KEY STANDARDS

Common Core: RH.6-8.1, RH.6-8.2, WHST.6-8.1, WHST.6-8.4

Before Reading

1. PRE-READING BRAINSTORM
(5 MINUTES)

Ask students: What are some ways teens can get involved in politics? Have volunteers share their ideas with the class.

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Read & Analyze

2. INDEPENDENT READING
(20 MINUTES)

Have students read the article on their own. While reading, students should underline each teen’s role in government and what initially attracted him or her to that position.


3. FULL-CLASS DISCUSSION
(20 MINUTES)

Use these questions to guide a text-based discussion.

  • Does Brandon think his age helped or hurt him? Why? (He thinks his age was an asset because people appreciated his youthful energy and that he was stepping up.)

  • What have been some of Brandon’s accomplishments in office? (He oversaw the demolition of abandoned properties, the conversion of old railroad tracks into a trail, and the restoration of a park.)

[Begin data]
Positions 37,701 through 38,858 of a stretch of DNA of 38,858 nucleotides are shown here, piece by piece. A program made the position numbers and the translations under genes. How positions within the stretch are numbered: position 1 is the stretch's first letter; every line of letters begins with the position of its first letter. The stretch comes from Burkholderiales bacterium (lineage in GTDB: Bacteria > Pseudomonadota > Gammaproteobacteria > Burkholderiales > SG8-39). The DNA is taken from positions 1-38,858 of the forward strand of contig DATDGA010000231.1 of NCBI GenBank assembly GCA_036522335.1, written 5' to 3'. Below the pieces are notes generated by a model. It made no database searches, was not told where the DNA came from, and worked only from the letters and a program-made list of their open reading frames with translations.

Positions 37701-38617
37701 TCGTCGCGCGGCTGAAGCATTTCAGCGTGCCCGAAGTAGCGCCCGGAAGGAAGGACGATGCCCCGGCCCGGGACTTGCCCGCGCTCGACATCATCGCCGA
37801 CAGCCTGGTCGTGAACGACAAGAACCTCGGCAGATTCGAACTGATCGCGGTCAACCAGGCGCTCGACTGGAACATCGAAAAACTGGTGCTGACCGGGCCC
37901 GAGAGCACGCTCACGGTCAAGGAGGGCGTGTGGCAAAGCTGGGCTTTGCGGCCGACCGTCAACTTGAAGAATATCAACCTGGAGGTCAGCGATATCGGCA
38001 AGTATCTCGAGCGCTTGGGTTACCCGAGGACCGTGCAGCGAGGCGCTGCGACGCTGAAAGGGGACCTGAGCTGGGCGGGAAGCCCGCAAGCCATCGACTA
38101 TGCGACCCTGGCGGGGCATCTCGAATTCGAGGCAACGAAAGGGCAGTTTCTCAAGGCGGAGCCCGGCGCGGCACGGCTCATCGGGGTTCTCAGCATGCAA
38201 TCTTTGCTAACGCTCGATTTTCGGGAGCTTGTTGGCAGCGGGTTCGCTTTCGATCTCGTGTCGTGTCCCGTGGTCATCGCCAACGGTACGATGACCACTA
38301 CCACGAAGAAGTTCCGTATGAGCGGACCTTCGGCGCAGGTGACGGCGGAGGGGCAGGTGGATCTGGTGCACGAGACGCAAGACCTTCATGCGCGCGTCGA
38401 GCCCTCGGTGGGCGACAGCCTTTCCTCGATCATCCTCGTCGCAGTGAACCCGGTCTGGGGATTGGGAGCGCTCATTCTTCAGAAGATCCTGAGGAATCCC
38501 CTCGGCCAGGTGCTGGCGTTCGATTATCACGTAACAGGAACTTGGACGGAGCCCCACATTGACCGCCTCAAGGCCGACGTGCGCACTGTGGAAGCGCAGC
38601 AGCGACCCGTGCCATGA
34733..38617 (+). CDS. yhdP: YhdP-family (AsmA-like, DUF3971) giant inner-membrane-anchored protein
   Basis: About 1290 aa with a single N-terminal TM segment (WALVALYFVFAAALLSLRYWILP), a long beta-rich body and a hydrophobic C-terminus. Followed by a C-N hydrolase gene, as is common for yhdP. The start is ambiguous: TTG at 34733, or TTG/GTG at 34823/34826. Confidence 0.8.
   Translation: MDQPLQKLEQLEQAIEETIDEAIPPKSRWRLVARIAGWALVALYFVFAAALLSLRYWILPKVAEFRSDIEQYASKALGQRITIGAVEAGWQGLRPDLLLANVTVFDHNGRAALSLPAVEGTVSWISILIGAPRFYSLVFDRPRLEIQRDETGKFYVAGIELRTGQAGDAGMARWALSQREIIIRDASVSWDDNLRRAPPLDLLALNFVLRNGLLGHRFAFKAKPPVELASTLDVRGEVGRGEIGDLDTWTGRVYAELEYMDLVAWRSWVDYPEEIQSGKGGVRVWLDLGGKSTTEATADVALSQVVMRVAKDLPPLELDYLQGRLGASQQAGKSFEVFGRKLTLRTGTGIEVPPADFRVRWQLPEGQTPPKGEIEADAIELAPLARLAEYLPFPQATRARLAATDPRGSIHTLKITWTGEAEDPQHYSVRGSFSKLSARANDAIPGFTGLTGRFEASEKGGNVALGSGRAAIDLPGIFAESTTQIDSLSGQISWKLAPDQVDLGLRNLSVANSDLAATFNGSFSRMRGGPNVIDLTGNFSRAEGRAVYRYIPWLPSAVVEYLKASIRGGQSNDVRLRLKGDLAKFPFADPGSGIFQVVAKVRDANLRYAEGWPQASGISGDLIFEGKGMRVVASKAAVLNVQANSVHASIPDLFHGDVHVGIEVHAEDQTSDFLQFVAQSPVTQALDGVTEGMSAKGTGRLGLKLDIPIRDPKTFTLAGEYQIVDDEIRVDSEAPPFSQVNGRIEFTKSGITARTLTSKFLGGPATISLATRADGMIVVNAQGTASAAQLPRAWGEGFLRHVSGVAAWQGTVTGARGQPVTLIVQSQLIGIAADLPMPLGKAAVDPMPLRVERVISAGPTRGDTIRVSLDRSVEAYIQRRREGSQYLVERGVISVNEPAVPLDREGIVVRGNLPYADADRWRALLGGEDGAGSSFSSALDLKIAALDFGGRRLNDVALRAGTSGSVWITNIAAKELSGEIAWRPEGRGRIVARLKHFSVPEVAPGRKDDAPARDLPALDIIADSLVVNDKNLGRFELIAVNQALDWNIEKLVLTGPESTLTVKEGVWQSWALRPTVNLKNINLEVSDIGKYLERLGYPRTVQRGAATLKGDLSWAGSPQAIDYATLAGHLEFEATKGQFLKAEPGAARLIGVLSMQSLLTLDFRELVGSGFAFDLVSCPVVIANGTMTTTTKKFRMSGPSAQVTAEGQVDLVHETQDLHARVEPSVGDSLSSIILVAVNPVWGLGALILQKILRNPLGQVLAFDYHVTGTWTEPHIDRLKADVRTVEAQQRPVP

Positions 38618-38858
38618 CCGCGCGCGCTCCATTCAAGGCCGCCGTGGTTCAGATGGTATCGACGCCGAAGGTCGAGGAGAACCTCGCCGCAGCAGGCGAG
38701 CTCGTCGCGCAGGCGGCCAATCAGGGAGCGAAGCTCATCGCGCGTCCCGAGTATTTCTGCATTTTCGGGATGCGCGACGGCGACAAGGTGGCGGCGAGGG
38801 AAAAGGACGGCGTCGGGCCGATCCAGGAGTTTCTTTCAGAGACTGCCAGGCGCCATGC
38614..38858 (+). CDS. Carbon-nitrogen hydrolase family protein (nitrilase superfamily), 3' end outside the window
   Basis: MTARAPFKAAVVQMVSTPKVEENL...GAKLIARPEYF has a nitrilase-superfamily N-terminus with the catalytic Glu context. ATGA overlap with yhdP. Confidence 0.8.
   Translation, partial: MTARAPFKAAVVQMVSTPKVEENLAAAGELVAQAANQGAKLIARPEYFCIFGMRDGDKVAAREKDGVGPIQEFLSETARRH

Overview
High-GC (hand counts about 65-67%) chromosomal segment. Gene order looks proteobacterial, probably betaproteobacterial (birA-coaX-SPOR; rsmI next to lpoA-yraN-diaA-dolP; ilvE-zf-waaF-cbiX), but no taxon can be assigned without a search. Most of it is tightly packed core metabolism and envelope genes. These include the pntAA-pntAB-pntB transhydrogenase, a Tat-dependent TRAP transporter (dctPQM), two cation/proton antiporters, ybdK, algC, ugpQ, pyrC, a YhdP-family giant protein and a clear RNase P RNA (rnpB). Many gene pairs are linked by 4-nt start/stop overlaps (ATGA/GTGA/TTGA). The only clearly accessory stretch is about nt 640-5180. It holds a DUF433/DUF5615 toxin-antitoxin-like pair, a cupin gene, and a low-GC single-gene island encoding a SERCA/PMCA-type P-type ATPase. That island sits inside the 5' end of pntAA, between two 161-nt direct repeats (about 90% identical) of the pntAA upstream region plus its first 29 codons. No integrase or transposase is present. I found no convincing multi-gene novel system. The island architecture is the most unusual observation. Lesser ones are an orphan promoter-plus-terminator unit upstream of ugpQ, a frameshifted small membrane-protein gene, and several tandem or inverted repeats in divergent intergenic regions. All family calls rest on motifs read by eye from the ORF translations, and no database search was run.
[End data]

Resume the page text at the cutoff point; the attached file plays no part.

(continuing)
• What were Susan Wu’s concerns about the gentrification of her neighborhood? (She was concerned that as wealthier people moved in, long-time residents and businesses wouldn’t be able to survive.)

  • Why does Katie Cox say it’s important for teens to be politically active? Do you agree? (She says teens need to be responsible for what will happen during their futures. Answers will vary.)

  • Was Caleb Owens’s slogan “Young but ready” effective? Explain. (Answers will vary—students may or may not think it was wise of him to use his age as a selling point.)

Extend & Assess

4. SPEECH WRITING
As a class, read the Core Question at the end of the article. Have students use the skils sheet Argument Writing: Prepare to Persuade to plan their speecs before completing a draft.

DIFFERENTIATING

Lower Level Have students read just one of the profiles, then teach a partner about that teen.

Higher Level Have students conduct research to find another teen who has run for a local office. Students should write a brief summary of that teen’s accomplishments.

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